On episode 10 of Remember, In-A quit her job as a prosecutor and she began working with Jin-Woo on Jae-Hyuk’s retrial; Dong-Ho attempted to assist Jin-Woo from behind the scenes; Jin-Woo passed out on the first day of his father’s retrial; and Jae-Hyuk was sent to the hospital.
The Bechdel, Russo, and Race Test
Episode 10 did not pass the Russo test but it did pass the Bechdel and race test.
There were no LGBTI characters in episode 10 so the episode did not pass the Russo test. The episode did, however, pass the Bechdel and race test.
Women talked to each other twice in episode 10. In the one instance, the women who talked to each other didn’t talk about men but only one of the women had a name (e.g., In-A told her nameless mother that she had quit her job), and in the other, two named women talked to each other and they did so without mentioning men (e.g., In-A informed Prosecutor Chae that she had quit her job). The episode passed the Bechdel test due to the latter conversation, and the conversation (and thus the episode) passed the Bechdel test because it met all of the Bechdel test’s requirements (i.e., there were at least two named women in the episode who talked to each other without mentioning men).
As to the race test, episode 10 passed this test as the entire cast was Asian and White people were never mentioned by any of the characters.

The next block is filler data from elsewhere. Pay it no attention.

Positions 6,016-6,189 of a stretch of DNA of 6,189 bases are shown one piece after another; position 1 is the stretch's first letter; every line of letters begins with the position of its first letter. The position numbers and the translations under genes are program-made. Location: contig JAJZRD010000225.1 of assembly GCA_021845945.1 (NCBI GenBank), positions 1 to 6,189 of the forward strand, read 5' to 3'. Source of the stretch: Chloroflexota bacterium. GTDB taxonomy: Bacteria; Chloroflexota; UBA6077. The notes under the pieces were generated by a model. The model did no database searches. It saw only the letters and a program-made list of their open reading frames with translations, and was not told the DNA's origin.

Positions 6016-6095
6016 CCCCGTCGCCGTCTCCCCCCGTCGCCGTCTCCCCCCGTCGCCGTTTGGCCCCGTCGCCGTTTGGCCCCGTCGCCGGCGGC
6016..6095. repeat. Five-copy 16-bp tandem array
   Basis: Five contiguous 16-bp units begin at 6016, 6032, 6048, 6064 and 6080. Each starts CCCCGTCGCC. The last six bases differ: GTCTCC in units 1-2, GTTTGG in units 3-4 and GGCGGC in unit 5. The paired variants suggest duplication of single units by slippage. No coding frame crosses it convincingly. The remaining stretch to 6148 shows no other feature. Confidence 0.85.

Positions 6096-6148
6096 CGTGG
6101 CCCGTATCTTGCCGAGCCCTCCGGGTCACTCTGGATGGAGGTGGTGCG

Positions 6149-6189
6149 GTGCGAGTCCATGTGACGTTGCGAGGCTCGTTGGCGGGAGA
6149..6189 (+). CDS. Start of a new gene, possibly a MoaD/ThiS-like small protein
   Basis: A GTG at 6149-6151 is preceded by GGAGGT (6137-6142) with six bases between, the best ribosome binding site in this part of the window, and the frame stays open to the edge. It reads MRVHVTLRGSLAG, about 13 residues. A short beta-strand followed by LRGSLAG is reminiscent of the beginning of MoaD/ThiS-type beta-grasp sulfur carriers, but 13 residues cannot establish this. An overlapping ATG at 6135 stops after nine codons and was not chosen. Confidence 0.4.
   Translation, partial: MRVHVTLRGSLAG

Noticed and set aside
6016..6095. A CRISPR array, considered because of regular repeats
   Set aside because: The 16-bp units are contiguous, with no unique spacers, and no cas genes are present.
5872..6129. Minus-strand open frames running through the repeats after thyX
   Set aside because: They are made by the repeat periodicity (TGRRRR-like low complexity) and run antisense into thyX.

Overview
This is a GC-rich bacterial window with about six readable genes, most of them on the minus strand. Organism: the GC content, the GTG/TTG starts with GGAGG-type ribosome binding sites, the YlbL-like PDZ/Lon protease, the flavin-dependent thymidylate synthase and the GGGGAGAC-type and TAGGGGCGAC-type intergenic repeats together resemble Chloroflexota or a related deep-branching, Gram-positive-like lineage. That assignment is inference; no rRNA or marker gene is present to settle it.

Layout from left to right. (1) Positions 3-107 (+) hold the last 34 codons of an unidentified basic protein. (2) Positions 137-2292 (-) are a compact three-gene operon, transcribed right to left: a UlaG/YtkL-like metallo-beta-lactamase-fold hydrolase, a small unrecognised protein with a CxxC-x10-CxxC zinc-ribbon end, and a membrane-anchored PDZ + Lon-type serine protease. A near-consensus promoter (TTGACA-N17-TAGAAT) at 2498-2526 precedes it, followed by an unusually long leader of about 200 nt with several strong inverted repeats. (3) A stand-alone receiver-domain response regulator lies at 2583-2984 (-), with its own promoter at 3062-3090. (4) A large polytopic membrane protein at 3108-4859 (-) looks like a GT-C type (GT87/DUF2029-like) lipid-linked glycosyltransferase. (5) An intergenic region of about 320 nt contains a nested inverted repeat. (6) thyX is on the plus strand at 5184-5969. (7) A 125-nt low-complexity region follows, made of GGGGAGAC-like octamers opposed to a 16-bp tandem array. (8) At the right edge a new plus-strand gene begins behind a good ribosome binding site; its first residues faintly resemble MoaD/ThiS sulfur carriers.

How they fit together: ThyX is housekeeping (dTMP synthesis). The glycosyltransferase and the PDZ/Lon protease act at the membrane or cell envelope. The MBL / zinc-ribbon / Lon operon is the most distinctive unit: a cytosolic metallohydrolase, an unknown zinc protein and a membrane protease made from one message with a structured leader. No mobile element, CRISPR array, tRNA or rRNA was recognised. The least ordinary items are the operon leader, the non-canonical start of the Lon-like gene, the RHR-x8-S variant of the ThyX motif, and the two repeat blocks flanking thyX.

*The Bechdel test entails three requirements:
1. It has to have at least two (named) women in it
2. Who talk to each other
3. About something besides a man
**The Vito Russo test entails three requirements:
1. The show contains a character that is identifiably lesbian, gay, bisexual, intersex and/or transgender
2. The character must not be solely or predominately defined by her sexual orientation, gender identity and/or as being intersex
3.The character must be tied into the plot in such a way that her removal would have a significant effect
***The race or people of color (POC) test has three requirements:
1. It has two people of color in it
2. Who talk to each other
3. About something other than a White person
****Just because a show passes the Bechdel, Russo and race test does not mean that it is not sexist, heterosexist, racist and/or cissexist, etc. The Bechdel, Russo and race test is only a bare minimum qualifier for the representation of LGBTI individuals, women and people of color in television. The failure to pass these tests also does not identify whether the central character was a woman, a person of color or a LGBTQI individual and it does not dictate the quality of the show.